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Spinal Nerve Root Repair And Reimplantation Of Avulsed Ventral Roots Into The Spinal Cord After Brachial Plexus Injury

Thomas Carlstedt, Praveen Anand, Rolf Hallin, Peter Vigay Misra, Georg Norén, Thanos Seferlis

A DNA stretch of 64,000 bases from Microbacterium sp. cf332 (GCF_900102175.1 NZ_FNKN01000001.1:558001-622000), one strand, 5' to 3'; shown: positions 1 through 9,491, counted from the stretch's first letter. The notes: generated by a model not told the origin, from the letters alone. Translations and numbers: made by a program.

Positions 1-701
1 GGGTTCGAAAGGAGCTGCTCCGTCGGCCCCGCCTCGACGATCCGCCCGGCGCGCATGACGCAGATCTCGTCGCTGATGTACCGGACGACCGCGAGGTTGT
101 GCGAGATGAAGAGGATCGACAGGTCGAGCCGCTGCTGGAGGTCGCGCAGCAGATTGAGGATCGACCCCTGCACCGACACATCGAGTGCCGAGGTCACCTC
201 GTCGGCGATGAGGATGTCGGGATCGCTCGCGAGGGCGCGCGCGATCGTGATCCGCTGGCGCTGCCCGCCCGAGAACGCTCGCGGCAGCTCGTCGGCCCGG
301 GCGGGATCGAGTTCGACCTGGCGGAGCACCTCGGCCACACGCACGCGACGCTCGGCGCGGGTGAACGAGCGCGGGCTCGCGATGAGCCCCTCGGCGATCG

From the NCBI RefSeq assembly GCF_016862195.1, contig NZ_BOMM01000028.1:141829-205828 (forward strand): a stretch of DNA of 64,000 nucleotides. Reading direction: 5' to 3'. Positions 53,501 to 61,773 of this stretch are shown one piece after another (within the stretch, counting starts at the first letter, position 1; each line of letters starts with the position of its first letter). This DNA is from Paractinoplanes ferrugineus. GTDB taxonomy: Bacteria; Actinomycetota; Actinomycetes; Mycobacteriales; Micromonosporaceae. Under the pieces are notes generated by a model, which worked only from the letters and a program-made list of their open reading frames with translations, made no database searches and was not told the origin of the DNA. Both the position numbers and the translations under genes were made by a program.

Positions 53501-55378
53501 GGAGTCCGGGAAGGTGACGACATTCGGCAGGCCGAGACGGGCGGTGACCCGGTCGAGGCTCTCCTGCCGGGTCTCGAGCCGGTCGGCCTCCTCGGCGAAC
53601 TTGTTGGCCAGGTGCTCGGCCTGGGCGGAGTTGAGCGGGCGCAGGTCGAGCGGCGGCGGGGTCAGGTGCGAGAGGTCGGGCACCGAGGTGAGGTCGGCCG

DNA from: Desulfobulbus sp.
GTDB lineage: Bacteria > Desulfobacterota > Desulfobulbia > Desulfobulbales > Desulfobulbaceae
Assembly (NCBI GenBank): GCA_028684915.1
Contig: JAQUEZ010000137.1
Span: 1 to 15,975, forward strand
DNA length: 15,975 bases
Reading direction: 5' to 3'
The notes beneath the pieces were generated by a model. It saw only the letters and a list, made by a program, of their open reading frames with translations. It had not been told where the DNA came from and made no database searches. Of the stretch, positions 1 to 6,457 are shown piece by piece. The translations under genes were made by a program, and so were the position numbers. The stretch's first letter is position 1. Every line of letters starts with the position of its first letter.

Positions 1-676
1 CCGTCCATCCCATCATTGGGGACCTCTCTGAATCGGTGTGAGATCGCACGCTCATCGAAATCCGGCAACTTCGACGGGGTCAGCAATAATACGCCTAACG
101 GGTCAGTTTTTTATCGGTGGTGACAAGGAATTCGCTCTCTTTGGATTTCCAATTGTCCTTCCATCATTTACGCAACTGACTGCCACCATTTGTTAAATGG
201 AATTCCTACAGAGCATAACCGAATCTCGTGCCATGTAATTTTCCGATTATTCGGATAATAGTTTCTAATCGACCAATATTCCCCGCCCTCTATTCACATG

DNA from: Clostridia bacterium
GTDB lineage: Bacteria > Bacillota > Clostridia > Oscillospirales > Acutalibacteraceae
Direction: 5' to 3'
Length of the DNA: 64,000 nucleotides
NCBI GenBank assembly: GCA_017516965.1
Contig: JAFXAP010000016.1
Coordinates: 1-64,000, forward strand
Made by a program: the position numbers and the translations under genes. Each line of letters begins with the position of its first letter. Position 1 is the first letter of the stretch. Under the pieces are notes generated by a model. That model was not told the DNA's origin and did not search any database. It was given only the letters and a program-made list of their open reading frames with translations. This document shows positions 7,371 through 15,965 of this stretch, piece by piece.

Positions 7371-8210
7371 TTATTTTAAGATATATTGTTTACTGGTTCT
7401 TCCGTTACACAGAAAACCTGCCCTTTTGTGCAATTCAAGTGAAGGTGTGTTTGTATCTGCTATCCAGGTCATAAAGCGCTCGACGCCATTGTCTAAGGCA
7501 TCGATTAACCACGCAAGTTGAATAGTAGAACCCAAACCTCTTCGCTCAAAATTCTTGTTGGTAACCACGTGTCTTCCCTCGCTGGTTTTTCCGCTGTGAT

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Object. The authors review the first series of 10 cases in which injured intraspinal brachial plexus were surgically repaired. They describe the technique of spinal cord implantation or repair of ruptured nerve roots, as well as patient outcome. Methods. Spinal root repair/implantation was performed from 10 days to 9 months postinjury. There were nine male patients and one female patient. Postoperatively in most cases, regeneration of motor neurons from the spinal cord to denervated muscles could be demonstrated. The first signs of regeneration were noted approximately 9 to 12 months postoperatively. Useful function with muscle power of at least Medical Research Council Grade 3 occurred in three of 10 cases. Magnetic brain stimulation studies revealed a normal amplitude and latency from the cortex to reinnervated muscles on surgically treated and control sides. A certain degree of cocontraction between antagonistic muscles (for example, biceps—triceps) compromised function. With time there was a reduction of cocontractions, probably due to spinal cord plasticity. In these cases there was also, surprisingly, a return of sensory function, although the mechanism by which this occurred is uncertain. Sensory stimulation (thermal and mechanical) within the avulsed dermatomes was perceived abnormally and/or experienced at remote sites. There was some return of patients' sense of joint position. Conclusions. A short time lag between the accident and the surgery was recognized as a significant factor for a successful outcome. Reimplantation of avulsed nerve roots may be combined with other procedures such as nerve transfers in severe cases of brachial plexus injury.